The primary essential in achieving this usefulness is to become aware of the resources God provides which non-Christians know nothing about. For instance, Christians are given the Holy Spirit to live in them continually. He is not a spirit of fear, we are told, but rather a spirit of power, of love, and of self-discipline (2 Tim. 1:7). Acting on that assumption means the Christian will refuse to be afraid since God is with him or her, will take for granted the ability to obey God or to love others, and will set the mind resolutely to keep moving on that pathway. An example of this comes from the life of Fanny Crosby. She was blinded while still an infant and lived into her nineties totally blind. Yet she was greatly used in the nineteenth century to write many of the hymns we sing today. When she was only eight years old she put her philosophy into verse, writing:

Oh, what a happy child I am
Although I cannot see.
I am resolved that in this world,
Contented I will be.
How many blessings I enjoy
That other people don't,
To weep and sigh because I'm blind
I cannot and I won't!

Such remarkable resolve discloses a character taught by the Spirit to renounce fear, rely on God's strength, and reach out in love to those in need around.

One of the most remarkable aspects of this truth is that God often uses the very handicap or failure we thought unfitted us, to be the open door he employs to make us a blessing. Many years ago I was priviledged to travel with Dr. H.A. Ironside, famous pastor for years of the great Moody Church of Chicago. Once, in Lynchburg, Virginia, we met an elderly Episcopalian rector who told us the fascinating story of his conversion. He was a student at Cambridge University when D. L. Moody was invited to speak at the University during his first evangelistic crusade in England.

Many of the students were angry and upset by this invitation to one they regarded as a backwoods American preacher who butchered the English language. To have him speak at what they regarded as the center of culture in the world was to them outrageous. Moody had no more than a fifth grade education and was noted for his ungrammatical lapses. It is said he was the only man of his generation who could pronounce Jerusalem in one syllable! This young man, with several others, determined to sit in the front row and upset the meeting by making cat calls and creating as much disturbance as possible.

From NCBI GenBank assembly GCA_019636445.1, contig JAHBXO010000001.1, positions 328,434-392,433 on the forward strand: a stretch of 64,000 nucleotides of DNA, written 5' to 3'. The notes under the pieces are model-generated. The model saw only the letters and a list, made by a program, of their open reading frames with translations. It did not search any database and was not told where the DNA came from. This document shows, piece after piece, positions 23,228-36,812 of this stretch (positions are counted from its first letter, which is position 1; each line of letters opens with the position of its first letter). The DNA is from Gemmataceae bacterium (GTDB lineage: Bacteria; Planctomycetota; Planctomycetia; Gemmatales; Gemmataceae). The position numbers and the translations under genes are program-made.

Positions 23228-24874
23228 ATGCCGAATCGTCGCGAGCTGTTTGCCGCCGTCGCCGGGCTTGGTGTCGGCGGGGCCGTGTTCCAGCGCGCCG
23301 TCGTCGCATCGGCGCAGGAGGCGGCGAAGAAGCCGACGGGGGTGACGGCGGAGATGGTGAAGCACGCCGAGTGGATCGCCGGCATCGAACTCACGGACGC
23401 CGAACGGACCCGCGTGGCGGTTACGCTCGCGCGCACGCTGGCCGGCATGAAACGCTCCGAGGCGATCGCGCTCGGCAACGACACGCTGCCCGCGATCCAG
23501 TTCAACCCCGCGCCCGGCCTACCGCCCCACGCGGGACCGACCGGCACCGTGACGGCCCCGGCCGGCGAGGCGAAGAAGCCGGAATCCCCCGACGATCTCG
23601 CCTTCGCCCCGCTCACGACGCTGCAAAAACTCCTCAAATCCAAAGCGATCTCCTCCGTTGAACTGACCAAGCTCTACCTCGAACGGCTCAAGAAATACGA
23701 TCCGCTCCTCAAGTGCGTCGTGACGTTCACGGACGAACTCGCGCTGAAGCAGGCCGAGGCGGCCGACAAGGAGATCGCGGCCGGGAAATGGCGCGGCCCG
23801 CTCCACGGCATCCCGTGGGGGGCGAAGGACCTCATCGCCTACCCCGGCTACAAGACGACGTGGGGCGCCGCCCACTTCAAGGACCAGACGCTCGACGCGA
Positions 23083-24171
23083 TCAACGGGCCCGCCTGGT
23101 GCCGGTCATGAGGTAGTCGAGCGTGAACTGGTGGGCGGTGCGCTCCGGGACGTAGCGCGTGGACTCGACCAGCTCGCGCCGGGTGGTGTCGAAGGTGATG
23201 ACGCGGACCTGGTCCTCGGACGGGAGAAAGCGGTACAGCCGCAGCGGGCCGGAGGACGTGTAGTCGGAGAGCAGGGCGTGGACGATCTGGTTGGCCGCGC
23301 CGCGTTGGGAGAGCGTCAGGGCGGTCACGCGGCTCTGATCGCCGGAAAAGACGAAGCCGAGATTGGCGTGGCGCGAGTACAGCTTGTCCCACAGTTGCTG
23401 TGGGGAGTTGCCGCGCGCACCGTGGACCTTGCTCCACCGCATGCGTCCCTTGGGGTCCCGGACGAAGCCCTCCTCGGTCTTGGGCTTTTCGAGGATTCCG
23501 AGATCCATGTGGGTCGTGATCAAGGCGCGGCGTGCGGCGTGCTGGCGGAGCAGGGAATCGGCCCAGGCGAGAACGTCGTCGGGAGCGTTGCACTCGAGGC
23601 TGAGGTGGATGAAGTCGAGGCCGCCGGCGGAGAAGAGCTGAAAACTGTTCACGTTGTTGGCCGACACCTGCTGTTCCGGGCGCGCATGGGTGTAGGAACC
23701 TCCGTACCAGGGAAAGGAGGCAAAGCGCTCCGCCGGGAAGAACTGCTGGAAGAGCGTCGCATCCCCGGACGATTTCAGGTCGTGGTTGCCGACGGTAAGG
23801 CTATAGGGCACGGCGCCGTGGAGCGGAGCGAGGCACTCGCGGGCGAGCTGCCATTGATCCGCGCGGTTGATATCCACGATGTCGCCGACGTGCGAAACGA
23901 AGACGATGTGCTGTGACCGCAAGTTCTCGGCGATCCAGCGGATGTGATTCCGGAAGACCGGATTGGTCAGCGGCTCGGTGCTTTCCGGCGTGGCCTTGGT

Before Moody spoke he asked his musical associate, Ira D. Sankey, to sing. Sankey's song quieted the meeting and when he finished Mr. Moody, without introduction, stepped to the front of the platform, pointed his finger at the young men on the front row and said directly to them, "Young gentlemen, don't ever think that God don't love you, for he do!" The earnest passion with which he spoke and his ungrammatical beginning caught the young men by surprise and they listened to his entire talk in silence. Recalling the event the old rector said, "When Moody gave an invitation at the end of his message I was the first one in the inquiry room. I became a Christian then and have followed the footsteps of D. L. Moody ever since."

Such a story is not meant to suggest that great fame will result for every one whom God uses "warts and all." Probably the greatest of God's saints are unknown to the world at large. But it is not necessary to be famous to be greatly used by God. It is in the kitchen, the office, the backyard, the supermarket that God chooses to use most of us. Someone has captured that truth well in this verse by an unknown writer:

'Tis in the daily toil and stress we best can preach
his loveliness,
It's Mrs. Johnston's shining face proclaims that she
is saved by grace,
While Mrs. Smith by kindly deeds shows how from sin
her soul is freed,
And in the busy common round reveals the Saviour
she has found.
And Ann by polishing the floors, tells forth the
Master she adores.
"Oh, Lord," I pray on bended knee, "make me like these,
your children, please."

This is the level at which the true impact of the Church is made. Again, contrary to widespread conviction, it is not the great meetings which change the world, it is not the Councils of the Church which really alter history. It is the accumulated impact of thousands of people who once were angry, cynical rebels against society; or were bound by drug abuse, alcoholism or sexual perversion; or were proud, snooty intellectuals, who are now changed by grace, are becoming loving, caring individuals, living in sexual purity, and reaching out to others without thought of self. These are today's heroes of faith who are winning God's battles in an evil world.

Oh, yes, another thing. Age doesn't make any difference. The Bible list of God's servants range from teenagers to octogenarians, and some didn't even start till they were in their eighties. But all discovered the truth that God wanted them to think of themselves as available bodies, allowing him to transform their thinking by exposure to his word, and thus to discover there is no more exciting lifestyle than to be an instrument of God at work.

The Ray Stedman Library Index
From the archives of Elaine Stedman, July 30, 1996.